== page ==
Summer's coming, the temperature's heating up, but if you were thinking of swimming at your local river it might be safer to put your togs away. To quote a movie that still scares the heck out of me... "GET OUT OF THE WATER!!!"
No this summer it isn't shark attacks that swimmers need to get out of the water for, it's something far more insidious. Swallowing water from our rivers containing "faecal micro-organisms" and other bacteria can result in a huge range of health effects, including vomiting, diarrhoea and infections of eyes, ears, your nose or throat. BLEGH.
Last month I blogged about the sad state of affairs when it comes to our freshwater resources.
This morning I woke up to two headlines blaring out at me. First was the revelation from a Ministry for the Environment report that 52 per cent of all of our monitored recreational swimming spots are graded as 'poor' or 'very poor' with regard to water quality (actually, it's worse than this, since another 28 per cent are graded as 'fair' - which is a category that still puts people at risk of illness from swimming in those places).
The second headline was about the Conservation Minister refusing to engage in the very significant appeal on the landmark Environment Court decision to uphold the Horizons One Plan water rules. Federated Farmers and Horticulture NZ have appealed the decision which ruled in favour of the Horizons Regional Council's rules to protect freshwater from nitrogen run-off impacts.
The High Court appeal is limited to arguing points of law and the Minister of Conservation (via a spokesperson) said that the Minister is "comfortable with leaving these issues to the other parties involved."
Federated Farmers claims the ruling is so tough that farmers will be forced to go elsewhere... but hang on a minute. I do understand (as mentioned in my last water blog) the significance of farming to our economy. Like many New Zealanders, I come from a farming family and some of my fondest memories are from my time spent on my Nana's farm down South. I now live in the country, surrounded by farmland and am proud to have a rural delivery address. BUT...
It is time to get real. We have had study after study confirming that the health of our lakes and rivers is on a downward spiral. We know what causes it. Intensification of farming is one of the major causes (as much as it hurts us to acknowledge this) as well as urban pollution.
The sewage contamination in Christchurch's Avon and Heathcote rivers is well-known, and the quakes haven't helped the situation. Whitebaiters who have continued to fish there have been bringing in whitebait catches with five times more than the 'acceptable' limit of faecal coliforms in them, with one diehard (could be an apt description) whitebaiter claiming they were fine to eat as long as you washed them. Personally, I'm not sure that any faecal coliforms in my whitebait (or swimming) spot would be that acceptable to me.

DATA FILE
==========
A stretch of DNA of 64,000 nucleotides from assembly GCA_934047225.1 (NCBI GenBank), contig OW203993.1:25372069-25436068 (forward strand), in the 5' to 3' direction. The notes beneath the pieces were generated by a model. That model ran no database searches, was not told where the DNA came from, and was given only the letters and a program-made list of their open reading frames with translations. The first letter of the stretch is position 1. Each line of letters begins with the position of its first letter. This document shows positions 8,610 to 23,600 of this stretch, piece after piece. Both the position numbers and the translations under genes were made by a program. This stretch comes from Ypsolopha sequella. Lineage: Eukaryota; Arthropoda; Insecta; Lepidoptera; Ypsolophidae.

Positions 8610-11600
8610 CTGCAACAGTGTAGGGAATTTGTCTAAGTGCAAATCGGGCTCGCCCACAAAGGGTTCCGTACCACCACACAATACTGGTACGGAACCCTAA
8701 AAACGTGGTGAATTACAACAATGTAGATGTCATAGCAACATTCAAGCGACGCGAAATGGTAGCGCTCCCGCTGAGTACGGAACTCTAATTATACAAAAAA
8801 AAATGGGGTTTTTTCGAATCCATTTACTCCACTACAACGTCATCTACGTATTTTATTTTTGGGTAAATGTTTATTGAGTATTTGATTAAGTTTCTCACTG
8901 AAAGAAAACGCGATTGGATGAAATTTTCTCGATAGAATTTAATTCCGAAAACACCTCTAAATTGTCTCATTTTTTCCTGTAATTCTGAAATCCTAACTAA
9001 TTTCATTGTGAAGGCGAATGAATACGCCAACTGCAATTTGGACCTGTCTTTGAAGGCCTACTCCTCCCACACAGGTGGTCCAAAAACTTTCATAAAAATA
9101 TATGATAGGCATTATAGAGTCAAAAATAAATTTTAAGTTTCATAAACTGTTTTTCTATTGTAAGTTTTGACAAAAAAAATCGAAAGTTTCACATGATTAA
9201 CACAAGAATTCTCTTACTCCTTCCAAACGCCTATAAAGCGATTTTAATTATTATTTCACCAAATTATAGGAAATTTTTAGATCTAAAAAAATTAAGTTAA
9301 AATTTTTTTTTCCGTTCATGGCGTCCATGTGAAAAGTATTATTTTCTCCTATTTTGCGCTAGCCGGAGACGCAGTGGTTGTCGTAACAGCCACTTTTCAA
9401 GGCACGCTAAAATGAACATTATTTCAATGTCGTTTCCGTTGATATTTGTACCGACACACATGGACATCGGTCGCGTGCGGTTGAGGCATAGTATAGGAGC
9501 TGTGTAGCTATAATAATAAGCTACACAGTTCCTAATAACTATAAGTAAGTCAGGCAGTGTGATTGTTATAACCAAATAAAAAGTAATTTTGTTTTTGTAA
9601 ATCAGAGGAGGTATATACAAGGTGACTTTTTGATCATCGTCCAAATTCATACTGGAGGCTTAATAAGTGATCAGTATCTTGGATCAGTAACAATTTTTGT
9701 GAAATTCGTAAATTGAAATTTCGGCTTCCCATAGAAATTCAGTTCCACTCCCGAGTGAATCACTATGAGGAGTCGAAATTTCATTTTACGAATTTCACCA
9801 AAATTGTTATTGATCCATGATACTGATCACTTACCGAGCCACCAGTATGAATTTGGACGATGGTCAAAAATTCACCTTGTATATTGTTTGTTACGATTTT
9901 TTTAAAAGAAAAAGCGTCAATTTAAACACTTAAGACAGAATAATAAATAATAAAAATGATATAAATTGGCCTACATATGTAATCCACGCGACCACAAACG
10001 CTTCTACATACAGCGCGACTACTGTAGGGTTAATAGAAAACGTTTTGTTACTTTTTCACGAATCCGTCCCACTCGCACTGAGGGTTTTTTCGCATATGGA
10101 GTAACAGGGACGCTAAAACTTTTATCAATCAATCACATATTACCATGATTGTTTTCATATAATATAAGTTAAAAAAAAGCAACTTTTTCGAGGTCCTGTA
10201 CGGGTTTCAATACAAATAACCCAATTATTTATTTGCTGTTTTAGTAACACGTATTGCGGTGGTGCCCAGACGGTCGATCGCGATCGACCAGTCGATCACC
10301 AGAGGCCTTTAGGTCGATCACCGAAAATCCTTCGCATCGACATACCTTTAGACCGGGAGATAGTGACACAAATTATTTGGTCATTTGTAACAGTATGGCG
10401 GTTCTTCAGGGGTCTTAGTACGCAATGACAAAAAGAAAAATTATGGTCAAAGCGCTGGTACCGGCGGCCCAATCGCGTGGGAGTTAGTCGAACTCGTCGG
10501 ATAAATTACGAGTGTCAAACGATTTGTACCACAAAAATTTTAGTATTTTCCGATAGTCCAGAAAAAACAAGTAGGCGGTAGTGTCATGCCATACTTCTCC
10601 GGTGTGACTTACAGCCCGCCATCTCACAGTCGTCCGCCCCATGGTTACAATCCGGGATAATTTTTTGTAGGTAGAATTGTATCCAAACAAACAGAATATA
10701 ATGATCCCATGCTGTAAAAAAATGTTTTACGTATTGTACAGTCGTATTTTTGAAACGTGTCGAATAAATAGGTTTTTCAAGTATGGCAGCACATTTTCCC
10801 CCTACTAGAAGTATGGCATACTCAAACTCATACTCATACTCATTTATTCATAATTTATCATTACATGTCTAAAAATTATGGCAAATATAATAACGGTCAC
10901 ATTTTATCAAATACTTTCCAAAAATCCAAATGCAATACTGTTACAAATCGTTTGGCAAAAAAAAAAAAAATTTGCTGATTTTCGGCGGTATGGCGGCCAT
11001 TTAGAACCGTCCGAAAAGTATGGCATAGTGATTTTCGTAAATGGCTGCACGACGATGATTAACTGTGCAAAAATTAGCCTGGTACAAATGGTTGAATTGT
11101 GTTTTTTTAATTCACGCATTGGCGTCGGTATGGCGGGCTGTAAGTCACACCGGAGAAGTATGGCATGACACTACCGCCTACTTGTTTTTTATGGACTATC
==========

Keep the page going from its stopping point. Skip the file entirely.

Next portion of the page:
I had to google "faecal coliforms" to see what one looked like. Oh yep, that looks pretty gross -->
Can't we all just stop the finger-pointing, responsibility-ducking and denial? Can't we just take a big breath, and say "Our rivers are full of crap. Let's do something about it." Can we do it soon before we lose the last of our freshwater fish (remember, two-thirds of all native fish headed for extinction by 2050)? Can we stop filibustering by calling for 'more science' and by appealing decisions in the court which are about protecting our freshwater resources?
The weather's warming up - and it looks like we might be in for a long hot summer. Personally, I'd really like to be able to throw my togs on and go for a swim in my local river. Can we please pull our fingers out of our ears, take the clothespeg of our nose and start working together for real and proper outcomes (not talk fests) so that me and Nemo can go for a swim and so that I can do the same with my children and grandchildren far into the future?
Is your local river still safe to swim in? Have you ever gotten sick from swimming at the river? How do you feel about the state of our freshwater?